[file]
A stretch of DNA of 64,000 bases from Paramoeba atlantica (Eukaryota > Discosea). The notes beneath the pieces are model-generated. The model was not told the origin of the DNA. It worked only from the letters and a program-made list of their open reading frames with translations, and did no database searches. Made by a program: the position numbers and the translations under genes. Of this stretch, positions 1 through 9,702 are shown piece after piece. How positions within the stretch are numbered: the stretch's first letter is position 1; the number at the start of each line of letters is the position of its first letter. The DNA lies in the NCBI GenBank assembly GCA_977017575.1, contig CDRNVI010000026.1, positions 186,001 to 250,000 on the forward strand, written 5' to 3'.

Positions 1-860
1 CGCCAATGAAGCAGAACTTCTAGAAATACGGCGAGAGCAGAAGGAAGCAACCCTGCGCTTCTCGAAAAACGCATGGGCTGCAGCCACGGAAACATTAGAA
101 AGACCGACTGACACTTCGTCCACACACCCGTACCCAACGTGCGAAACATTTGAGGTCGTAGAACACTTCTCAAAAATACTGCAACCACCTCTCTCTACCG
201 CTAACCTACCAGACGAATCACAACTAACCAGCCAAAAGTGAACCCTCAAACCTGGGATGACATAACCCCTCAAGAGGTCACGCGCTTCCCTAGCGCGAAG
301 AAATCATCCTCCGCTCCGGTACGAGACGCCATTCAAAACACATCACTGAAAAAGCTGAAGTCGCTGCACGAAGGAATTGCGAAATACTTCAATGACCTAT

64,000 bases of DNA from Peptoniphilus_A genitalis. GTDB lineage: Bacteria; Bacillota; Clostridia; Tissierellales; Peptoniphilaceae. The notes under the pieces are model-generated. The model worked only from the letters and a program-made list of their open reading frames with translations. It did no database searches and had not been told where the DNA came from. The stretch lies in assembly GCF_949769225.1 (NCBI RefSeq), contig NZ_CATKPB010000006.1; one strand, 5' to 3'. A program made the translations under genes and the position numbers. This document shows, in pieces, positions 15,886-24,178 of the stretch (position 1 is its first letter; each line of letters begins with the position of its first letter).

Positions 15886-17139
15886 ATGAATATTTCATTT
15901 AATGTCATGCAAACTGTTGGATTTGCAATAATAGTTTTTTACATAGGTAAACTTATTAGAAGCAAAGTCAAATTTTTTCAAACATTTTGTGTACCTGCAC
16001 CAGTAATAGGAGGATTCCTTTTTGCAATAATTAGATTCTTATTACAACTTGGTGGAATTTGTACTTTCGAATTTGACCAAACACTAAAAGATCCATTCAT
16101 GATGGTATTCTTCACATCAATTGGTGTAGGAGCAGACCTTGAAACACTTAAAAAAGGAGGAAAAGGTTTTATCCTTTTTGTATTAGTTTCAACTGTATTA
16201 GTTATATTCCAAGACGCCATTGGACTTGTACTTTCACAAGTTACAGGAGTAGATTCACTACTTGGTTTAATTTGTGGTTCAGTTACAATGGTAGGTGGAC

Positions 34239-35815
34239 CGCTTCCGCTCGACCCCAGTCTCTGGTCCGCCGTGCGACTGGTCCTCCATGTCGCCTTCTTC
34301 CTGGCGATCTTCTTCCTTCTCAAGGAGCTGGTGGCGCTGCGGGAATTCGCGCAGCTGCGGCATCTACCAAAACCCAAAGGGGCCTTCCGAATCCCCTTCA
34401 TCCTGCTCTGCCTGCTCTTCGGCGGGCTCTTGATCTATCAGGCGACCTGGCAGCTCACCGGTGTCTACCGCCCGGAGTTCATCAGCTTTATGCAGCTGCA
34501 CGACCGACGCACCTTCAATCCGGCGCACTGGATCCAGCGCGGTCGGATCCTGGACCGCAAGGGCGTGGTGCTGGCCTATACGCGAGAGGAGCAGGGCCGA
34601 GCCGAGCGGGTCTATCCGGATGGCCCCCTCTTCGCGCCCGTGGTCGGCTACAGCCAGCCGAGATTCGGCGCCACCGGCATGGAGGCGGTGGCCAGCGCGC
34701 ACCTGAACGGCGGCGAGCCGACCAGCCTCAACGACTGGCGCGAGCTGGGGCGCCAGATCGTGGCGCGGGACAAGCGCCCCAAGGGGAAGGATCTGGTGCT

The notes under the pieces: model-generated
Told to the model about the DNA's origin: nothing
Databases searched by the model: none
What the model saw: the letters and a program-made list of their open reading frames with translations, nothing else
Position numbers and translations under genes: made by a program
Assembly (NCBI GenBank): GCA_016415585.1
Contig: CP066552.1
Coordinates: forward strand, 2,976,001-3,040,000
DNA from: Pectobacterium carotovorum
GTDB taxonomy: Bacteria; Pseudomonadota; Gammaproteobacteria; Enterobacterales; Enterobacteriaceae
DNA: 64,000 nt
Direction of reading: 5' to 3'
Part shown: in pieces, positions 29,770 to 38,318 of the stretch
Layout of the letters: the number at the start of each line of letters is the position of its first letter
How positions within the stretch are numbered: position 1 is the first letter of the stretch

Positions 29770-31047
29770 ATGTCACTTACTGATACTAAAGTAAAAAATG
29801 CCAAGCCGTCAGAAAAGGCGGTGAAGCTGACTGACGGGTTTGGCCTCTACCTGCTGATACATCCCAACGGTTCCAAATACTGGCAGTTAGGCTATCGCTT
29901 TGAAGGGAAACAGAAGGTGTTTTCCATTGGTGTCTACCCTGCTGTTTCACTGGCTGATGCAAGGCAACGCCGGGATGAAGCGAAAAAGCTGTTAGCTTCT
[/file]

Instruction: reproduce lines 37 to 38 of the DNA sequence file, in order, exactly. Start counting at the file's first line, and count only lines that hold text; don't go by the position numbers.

29770 ATGTCACTTACTGATACTAAAGTAAAAAATG
29801 CCAAGCCGTCAGAAAAGGCGGTGAAGCTGACTGACGGGTTTGGCCTCTACCTGCTGATACATCCCAACGGTTCCAAATACTGGCAGTTAGGCTATCGCTT